A Profile on Vijay Seshadri
April 30, 2014, by Beth Lyons
As National Poetry Month comes to a close, we thought it would be good to profile one of the most prominent poets of our time. On April 14 poet Vijay Seshadri was awarded the 2014 Pulitzer Prize for his book 3 Sections. Seshadri becomes the first Asian American to win the Pulitzer Prize in the poetry category. We asked our resident expert Beth Lyons, Houston poet and PhD candidate at the UH Creative Writing Program, to share a little insight about Vijay Seshadri with us.
Winner of the 2014 Pulitzer Prize in Poetry for his book 3 Sections, Seshadri is an intriguing poet due to his ability to move between the vernacular and the metaphysical, the surreal to the everyday.
Born in India, Seshadri came to the US at the age of five. He holds a BA from Oberlin College, an MFA from Columbia University and currently directs the graduate non-fiction writing program at Sarah Lawrence College. He is the author of two previous collections of poetry, Wild Kingdom (1996) and The Long Meadow (2003). The Pulitzer committee called Seshadri’s work “a compelling collection of poems that examine human consciousness, from birth to dementia, in a voice that is by turns witty and grave, compassionate and remorseless…”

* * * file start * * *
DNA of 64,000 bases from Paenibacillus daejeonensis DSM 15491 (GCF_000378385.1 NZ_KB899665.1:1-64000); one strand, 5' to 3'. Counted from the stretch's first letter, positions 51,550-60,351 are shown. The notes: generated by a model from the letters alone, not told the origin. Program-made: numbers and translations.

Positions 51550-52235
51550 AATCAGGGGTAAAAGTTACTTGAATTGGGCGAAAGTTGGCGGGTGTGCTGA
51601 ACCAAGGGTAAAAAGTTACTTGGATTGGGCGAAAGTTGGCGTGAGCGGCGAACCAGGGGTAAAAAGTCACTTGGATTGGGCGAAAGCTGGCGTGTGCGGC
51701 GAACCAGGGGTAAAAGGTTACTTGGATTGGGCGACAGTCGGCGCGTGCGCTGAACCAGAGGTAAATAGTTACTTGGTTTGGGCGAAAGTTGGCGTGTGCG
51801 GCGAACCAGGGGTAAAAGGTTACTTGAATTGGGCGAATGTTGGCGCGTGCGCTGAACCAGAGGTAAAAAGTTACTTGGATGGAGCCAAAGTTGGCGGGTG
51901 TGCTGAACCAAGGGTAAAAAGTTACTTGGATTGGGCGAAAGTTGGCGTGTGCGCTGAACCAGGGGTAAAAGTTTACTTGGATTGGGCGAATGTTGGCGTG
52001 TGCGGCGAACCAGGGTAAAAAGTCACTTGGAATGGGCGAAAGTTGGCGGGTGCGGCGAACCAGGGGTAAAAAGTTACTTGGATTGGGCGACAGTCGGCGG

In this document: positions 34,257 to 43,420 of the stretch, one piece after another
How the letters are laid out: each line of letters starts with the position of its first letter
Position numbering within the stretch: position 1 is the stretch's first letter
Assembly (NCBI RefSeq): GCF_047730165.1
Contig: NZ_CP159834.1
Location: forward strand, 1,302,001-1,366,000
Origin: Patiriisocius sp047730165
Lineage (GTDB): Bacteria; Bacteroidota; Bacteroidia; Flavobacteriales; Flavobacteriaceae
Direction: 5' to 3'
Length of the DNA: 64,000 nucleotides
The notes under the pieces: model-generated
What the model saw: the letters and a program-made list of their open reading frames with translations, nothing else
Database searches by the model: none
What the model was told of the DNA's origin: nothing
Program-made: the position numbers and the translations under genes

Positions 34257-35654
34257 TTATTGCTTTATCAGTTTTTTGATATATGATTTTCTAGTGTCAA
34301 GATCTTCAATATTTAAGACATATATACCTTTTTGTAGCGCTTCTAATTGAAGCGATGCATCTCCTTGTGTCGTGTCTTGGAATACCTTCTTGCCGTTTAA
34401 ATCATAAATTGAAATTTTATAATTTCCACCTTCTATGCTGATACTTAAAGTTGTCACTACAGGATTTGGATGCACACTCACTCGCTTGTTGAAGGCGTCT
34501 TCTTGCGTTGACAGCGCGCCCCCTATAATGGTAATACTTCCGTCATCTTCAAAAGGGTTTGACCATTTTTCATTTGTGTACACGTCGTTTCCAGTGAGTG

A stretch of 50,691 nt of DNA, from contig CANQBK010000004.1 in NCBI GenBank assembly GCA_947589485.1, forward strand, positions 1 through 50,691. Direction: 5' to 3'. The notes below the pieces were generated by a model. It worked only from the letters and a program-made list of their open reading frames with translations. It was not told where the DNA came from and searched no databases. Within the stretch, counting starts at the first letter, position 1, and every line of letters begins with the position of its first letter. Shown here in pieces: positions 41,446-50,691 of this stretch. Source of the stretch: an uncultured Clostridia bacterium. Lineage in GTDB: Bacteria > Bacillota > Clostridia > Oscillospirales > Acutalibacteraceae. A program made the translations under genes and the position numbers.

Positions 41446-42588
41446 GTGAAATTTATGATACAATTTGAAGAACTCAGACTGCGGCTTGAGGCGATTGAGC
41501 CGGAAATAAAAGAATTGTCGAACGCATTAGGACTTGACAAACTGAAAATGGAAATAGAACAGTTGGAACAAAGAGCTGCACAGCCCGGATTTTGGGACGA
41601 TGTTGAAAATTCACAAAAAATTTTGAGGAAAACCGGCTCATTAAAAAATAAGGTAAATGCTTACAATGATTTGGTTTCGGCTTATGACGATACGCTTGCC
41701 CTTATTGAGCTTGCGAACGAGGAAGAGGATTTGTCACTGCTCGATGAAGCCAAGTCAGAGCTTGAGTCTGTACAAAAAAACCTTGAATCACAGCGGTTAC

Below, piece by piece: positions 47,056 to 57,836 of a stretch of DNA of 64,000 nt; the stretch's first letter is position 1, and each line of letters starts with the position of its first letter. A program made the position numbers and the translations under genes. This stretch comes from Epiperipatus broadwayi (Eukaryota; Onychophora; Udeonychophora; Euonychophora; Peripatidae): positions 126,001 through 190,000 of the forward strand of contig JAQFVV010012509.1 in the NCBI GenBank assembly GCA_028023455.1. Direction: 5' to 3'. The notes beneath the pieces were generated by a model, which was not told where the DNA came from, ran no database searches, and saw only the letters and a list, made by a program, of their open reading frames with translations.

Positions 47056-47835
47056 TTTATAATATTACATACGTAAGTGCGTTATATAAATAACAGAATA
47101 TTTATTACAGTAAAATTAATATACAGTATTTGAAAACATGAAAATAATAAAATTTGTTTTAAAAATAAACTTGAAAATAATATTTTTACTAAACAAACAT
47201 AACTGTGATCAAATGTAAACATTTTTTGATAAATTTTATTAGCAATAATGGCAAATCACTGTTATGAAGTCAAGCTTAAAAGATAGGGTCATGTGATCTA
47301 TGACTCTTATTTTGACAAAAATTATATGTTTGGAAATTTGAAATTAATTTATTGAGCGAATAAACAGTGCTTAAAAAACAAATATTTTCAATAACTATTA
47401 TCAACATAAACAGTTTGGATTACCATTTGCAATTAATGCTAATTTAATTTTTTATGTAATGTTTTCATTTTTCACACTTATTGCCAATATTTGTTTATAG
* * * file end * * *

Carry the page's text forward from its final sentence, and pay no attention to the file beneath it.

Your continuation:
Seshadri’s work often explores questions of identity and society, with a voice that always has a sly sense of humor. His poem “Thought Problem” begins with the lines:
How strange would it be if you met yourself on the street?
How strange if you liked yourself,
took yourself in your arms, married your own self,
propagated by techniques known only to you,
and then populated the world? Replicas of you everywhere…
Later in the poem, he writes:
…If we have to have people, let them be you,
spritzing your geraniums, driving yourself to the haberdashery,
killing your supper with a blowgun…
Seshadri began writing poetry as a teenager, and notes in an interview the influence of the poetry of the 1960s and early 1970s in his writing. One can see this in his work, the confessional and the contemporary—he always keeps both threads, taking an internal moment and involving the larger world, or directly addressing the reader. Seshadri’s work is driven by narrative and voice, and 3 Sections also shows a mastery of forms from formal rhymed poetry, to free verse, to prose.
What’s most exciting is to realize that Seshadri is only three books into his career, and we will be reading more of his work for years to come.